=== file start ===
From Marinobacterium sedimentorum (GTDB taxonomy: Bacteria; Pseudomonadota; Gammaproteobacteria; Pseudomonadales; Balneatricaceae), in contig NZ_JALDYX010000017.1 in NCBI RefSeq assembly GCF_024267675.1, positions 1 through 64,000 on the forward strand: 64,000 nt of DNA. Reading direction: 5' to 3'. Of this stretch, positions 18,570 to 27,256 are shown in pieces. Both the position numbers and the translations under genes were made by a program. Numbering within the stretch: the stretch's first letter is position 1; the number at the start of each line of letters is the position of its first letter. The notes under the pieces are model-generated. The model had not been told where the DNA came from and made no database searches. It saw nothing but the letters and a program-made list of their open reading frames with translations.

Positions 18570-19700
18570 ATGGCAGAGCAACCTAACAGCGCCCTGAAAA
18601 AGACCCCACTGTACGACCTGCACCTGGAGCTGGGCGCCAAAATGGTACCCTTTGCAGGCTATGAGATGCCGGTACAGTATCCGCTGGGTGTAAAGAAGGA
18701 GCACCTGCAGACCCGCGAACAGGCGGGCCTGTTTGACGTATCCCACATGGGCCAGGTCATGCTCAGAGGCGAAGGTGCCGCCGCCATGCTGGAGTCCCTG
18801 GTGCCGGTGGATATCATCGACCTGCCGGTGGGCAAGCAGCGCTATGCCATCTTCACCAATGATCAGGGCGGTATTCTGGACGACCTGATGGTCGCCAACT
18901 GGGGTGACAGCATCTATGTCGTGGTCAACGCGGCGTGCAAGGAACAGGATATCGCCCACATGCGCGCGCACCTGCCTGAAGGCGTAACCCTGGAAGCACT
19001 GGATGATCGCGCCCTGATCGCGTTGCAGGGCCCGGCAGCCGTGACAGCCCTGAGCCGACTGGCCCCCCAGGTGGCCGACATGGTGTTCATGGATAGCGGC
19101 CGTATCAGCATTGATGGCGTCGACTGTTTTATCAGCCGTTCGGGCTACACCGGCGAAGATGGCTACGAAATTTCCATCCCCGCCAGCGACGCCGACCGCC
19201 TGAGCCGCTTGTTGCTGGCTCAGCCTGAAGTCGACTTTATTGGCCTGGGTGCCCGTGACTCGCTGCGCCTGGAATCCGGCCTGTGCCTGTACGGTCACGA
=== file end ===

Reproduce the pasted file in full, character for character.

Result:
From Marinobacterium sedimentorum (GTDB taxonomy: Bacteria; Pseudomonadota; Gammaproteobacteria; Pseudomonadales; Balneatricaceae), in contig NZ_JALDYX010000017.1 in NCBI RefSeq assembly GCF_024267675.1, positions 1 through 64,000 on the forward strand: 64,000 nt of DNA. Reading direction: 5' to 3'. Of this stretch, positions 18,570 to 27,256 are shown in pieces. Both the position numbers and the translations under genes were made by a program. Numbering within the stretch: the stretch's first letter is position 1; the number at the start of each line of letters is the position of its first letter. The notes under the pieces are model-generated. The model had not been told where the DNA came from and made no database searches. It saw nothing but the letters and a program-made list of their open reading frames with translations.

Positions 18570-19700
18570 ATGGCAGAGCAACCTAACAGCGCCCTGAAAA
18601 AGACCCCACTGTACGACCTGCACCTGGAGCTGGGCGCCAAAATGGTACCCTTTGCAGGCTATGAGATGCCGGTACAGTATCCGCTGGGTGTAAAGAAGGA
18701 GCACCTGCAGACCCGCGAACAGGCGGGCCTGTTTGACGTATCCCACATGGGCCAGGTCATGCTCAGAGGCGAAGGTGCCGCCGCCATGCTGGAGTCCCTG
18801 GTGCCGGTGGATATCATCGACCTGCCGGTGGGCAAGCAGCGCTATGCCATCTTCACCAATGATCAGGGCGGTATTCTGGACGACCTGATGGTCGCCAACT
18901 GGGGTGACAGCATCTATGTCGTGGTCAACGCGGCGTGCAAGGAACAGGATATCGCCCACATGCGCGCGCACCTGCCTGAAGGCGTAACCCTGGAAGCACT
19001 GGATGATCGCGCCCTGATCGCGTTGCAGGGCCCGGCAGCCGTGACAGCCCTGAGCCGACTGGCCCCCCAGGTGGCCGACATGGTGTTCATGGATAGCGGC
19101 CGTATCAGCATTGATGGCGTCGACTGTTTTATCAGCCGTTCGGGCTACACCGGCGAAGATGGCTACGAAATTTCCATCCCCGCCAGCGACGCCGACCGCC
19201 TGAGCCGCTTGTTGCTGGCTCAGCCTGAAGTCGACTTTATTGGCCTGGGTGCCCGTGACTCGCTGCGCCTGGAATCCGGCCTGTGCCTGTACGGTCACGA